The Largest Animal Group
Arthropods are animals with
segmented bodies and six or more jointed legs. They are the largest animal
group on Earth. In fact, more than three out of four of all animals are arthropods.
They are found everywhere - on land, in trees, in freshwater and saltwater,
and even underground. Arthropods are generally small. Most are less than 1
cm long. Some arthropods, however, are quite large. The giant king crab,
for example, measures over 3.2
m from the tip of one outstretched leg to another. Some of the most familiar
arthropods are butterflies, beetles, flies, ants, bees, spiders, scorpions,
shrimp, and crabs.
Arthropods are found in every environment including the ocean. Crustaceans,
like this crab, are aquatic arthropods.
Six Legs, Eight Legs, Ten Legs, or More!
There are many strange and beautiful arthropods.
Most belong to one of three major groups: insects, crustaceans,
Insects are the only arthropods capable of powered flight. Some dragonflies
can fly at speeds over 64 kph!
Insects have six legs. They are the only arthropods capable of powered flight.
Dragonflies are the most spectacular. Some can fly at speeds over 64
kph! Every year, scientists discover and describe thousands of new arthropod species.
Most are new insects.
Spiders, like this tarantula, are arachnids. Arachnids make up the second-largest
group of arthropods.
Arachnids have eight legs. Spiders are, perhaps, the best-known arachnid.
Most arachnids live on land, although a few live in freshwater. Scorpions,
mites, and ticks are also arachnids.
This spiny lobster is a crustacean. Most crustaceans live in the ocean or
Crustaceans have ten or more legs. Most are aquatic,
which means they live in water. Most aquatic crustaceans - crabs, lobsters,
and shrimp - live in the sea. A few crustaceans live in freshwater streams
and lakes. Some, like woodlice, live on land. Both the largest and smallest
arthropods in the world are crustaceans.
Arthropods Make Good Eating
Arthropods are an important part of many different food chains. Krill, shrimp,
and copepods are just some of the arthropods that many animals rely on for
Arthropods are critical to the food
chain. They are the major source of food for most other animals and even
a few plants. Birds, reptiles, fish, and other arthropods eat them. Even
people eat arthropods. In the oceans, arthropods such as krill, copepods,
and other crustaceans form the foundation of the food chain on which most
fish and sea mammals survive. Even the largest animal in the world, the blue
whale (which weighs 108
metric tons), feeds on plankton. Plankton is a floating soup of marine
arthropods, plants, and other tiny animals. If you’ve
eaten shrimp, crab, or lobster, then you’ve made a meal of an arthropod.
All arthropods have jointed legs and a head
and segmented body parts called the thorax and abdomen.
An arthropod’s body is covered by a shell or a hard outer skin called
It is made of a material called chitin.
The exoskeleton has a special top layer, the cuticle, which is thick and tough.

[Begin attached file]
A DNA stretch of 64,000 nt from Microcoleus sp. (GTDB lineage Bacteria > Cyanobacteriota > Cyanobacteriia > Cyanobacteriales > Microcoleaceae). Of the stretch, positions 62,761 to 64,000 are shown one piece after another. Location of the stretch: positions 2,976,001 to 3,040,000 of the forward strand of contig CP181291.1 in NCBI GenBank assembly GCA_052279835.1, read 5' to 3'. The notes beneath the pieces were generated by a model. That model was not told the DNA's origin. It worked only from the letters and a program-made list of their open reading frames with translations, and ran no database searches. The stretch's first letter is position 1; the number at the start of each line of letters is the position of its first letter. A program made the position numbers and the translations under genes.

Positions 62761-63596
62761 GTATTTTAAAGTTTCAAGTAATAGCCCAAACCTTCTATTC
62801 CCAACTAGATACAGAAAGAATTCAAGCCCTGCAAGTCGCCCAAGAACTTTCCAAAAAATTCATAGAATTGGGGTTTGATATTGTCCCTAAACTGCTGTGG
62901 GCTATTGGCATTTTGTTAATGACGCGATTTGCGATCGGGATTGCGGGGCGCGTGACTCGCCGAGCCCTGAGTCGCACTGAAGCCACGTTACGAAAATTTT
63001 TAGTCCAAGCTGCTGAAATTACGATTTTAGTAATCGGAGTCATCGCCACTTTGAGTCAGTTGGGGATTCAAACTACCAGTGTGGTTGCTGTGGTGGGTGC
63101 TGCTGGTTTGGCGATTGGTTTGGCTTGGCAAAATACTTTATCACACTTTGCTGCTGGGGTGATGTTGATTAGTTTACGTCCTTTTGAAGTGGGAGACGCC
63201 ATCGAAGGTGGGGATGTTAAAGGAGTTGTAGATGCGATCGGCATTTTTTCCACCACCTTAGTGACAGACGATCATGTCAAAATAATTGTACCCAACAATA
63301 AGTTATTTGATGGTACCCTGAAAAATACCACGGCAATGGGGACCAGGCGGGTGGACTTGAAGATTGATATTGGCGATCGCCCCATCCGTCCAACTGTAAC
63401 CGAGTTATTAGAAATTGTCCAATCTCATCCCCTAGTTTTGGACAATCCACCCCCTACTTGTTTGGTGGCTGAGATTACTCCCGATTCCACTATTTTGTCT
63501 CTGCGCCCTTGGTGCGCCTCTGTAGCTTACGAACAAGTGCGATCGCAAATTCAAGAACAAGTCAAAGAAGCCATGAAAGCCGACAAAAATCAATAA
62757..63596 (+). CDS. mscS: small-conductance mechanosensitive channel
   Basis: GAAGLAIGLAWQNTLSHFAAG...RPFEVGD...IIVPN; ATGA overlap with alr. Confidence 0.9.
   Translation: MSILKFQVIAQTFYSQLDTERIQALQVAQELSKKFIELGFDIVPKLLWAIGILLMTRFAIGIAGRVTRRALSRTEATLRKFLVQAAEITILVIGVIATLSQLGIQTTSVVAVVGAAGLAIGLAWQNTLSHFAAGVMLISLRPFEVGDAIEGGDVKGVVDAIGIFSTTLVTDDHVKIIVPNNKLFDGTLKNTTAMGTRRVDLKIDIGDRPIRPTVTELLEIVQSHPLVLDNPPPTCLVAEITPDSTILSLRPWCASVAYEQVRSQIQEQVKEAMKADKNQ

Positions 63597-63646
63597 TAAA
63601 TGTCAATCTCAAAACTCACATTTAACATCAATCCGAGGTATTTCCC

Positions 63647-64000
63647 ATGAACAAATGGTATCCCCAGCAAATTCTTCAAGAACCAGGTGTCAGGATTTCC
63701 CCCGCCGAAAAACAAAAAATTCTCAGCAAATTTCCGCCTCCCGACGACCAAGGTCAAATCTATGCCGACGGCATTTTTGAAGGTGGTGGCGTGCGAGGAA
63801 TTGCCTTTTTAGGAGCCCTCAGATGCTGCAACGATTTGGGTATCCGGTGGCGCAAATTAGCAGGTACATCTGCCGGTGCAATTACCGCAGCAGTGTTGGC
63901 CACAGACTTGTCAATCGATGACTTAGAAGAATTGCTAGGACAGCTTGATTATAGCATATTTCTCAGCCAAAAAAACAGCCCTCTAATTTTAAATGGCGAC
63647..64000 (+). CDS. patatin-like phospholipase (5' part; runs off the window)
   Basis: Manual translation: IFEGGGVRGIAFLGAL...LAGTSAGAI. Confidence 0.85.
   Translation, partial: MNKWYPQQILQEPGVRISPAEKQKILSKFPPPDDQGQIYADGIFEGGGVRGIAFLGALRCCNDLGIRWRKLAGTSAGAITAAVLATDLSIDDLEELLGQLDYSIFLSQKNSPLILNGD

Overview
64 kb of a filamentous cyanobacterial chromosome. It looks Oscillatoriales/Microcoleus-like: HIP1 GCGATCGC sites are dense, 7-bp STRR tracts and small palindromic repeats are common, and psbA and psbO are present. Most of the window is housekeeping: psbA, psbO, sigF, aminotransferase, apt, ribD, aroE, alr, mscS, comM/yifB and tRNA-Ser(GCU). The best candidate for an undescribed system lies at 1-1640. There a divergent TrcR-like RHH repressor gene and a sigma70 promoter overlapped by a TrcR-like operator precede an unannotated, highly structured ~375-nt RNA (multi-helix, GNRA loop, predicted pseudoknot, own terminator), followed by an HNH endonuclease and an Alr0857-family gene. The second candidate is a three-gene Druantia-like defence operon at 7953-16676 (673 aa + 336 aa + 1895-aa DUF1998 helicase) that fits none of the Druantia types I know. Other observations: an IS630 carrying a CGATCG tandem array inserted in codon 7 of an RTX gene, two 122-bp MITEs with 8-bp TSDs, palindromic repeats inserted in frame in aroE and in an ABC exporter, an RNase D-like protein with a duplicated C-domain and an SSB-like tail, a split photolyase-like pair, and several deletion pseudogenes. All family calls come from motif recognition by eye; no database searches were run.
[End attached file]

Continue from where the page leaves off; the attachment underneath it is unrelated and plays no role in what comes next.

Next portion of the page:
In crustaceans, the exoskeleton is sometimes called the carapace and hides
the segmented body parts.
Arthropods are a very diverse group, but they share some basic characteristics.
Click below to discover their similar features.
It’s an Arthropod's Life
Because there are so many different types
of arthropods, there are also many different ways in which they develop and
grow. Most begin as eggs,
hatch into larvae,
and then metamorphose into
Outgrowing Their Skins
Having a hard exoskeleton provides good protection. But it can be a disadvantage
when an arthropod is growing. Arthropods must shed their exoskeleton and grow
a new, larger one. As an arthropod grows, its exoskeleton splits along the
back of the thorax. The arthropod can then crawl out of its old exoskeleton.
It can take several minutes or up to a few hours for the new exoskeleton to
harden. During this time, the arthropod is without its “armor” and
can be attacked very easily.
Many arthropods sting or bite when defending themselves. Some have powerful
venom that they use to stun or kill their prey. Some of these arthropods
are poisonous to people as well as animals.
Making Major Changes
Arachnids - spiders, scorpions, and ticks - hatch from eggs and look like
small versions of their adult parents. But many arthropods change dramatically
between the time they hatch and the time they reach adulthood. For example,
flightless caterpillars (the larval stage of moths and butterflies) turn into
winged adults. Ladybugs look like miniature dragons until they metamorphose.
Strange little creatures called zoea look like they have come from outer space.
They swim about the ocean before settling to the bottom and becoming crabs.
Arthropods and People
Many people do not understand the vital role
arthropods play in keeping the world alive and healthy. Life on Earth would
end very quickly without arthropods. Arthropods are great recyclers and decomposers and
they are a super food source. They also help pollinate the plants that
provide food and keep the air and water clean.
Arthropods to Avoid
Arthropods such as flies, lice, fleas, ticks, and mosquitoes can make your
life uncomfortable if they bite you. Some insects, arachnids, and millipedes
produce poisons that can make people sick or even kill them. Arthropods are
also indirectly responsible for many people dying. Certain kinds of mosquitoes
are very dangerous. They may carry diseases like malaria and dengue
fever. Malaria passed on to people by mosquitoes kills over 1 million people
each year- that’s more than any other disease.